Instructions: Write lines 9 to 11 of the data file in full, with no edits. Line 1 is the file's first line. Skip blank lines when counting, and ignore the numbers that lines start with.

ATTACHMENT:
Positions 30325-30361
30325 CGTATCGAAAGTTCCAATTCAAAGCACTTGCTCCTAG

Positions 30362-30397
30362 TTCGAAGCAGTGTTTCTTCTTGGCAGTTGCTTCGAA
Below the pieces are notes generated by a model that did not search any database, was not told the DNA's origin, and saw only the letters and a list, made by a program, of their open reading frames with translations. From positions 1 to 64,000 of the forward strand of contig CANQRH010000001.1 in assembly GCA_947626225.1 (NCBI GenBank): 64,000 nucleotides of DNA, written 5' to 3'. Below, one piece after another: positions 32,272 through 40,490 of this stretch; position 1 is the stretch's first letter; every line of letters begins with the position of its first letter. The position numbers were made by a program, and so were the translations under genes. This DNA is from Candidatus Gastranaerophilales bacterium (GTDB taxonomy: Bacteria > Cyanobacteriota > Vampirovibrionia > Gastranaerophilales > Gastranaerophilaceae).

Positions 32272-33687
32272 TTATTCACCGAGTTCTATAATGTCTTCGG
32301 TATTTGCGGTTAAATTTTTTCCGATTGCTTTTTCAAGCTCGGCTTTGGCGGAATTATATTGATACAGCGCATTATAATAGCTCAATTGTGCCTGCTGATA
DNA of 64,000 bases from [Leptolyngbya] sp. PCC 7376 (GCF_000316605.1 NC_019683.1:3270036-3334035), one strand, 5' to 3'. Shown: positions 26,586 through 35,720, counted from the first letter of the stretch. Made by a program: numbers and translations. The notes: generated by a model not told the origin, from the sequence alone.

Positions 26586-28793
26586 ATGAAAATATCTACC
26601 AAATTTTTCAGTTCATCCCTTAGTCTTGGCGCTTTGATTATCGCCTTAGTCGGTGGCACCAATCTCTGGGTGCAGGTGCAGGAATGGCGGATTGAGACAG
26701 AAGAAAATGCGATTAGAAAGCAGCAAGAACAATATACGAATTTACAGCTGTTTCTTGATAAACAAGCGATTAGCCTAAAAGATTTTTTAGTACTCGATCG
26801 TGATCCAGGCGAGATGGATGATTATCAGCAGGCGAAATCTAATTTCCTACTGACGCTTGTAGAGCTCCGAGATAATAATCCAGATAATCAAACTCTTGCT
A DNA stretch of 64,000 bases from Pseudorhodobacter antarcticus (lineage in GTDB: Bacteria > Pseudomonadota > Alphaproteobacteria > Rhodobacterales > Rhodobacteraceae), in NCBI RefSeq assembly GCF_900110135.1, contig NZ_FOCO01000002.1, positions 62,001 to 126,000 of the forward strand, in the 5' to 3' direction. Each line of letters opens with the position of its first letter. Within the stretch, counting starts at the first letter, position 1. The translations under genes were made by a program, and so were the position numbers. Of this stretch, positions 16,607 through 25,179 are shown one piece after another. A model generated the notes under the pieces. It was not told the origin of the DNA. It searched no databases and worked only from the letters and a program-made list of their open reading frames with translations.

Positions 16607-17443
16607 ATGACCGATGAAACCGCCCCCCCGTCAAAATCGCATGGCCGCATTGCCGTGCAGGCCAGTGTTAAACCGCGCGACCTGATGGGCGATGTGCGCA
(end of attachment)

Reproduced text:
DNA of 64,000 bases from [Leptolyngbya] sp. PCC 7376 (GCF_000316605.1 NC_019683.1:3270036-3334035), one strand, 5' to 3'. Shown: positions 26,586 through 35,720, counted from the first letter of the stretch. Made by a program: numbers and translations. The notes: generated by a model not told the origin, from the sequence alone.

Positions 26586-28793
26586 ATGAAAATATCTACC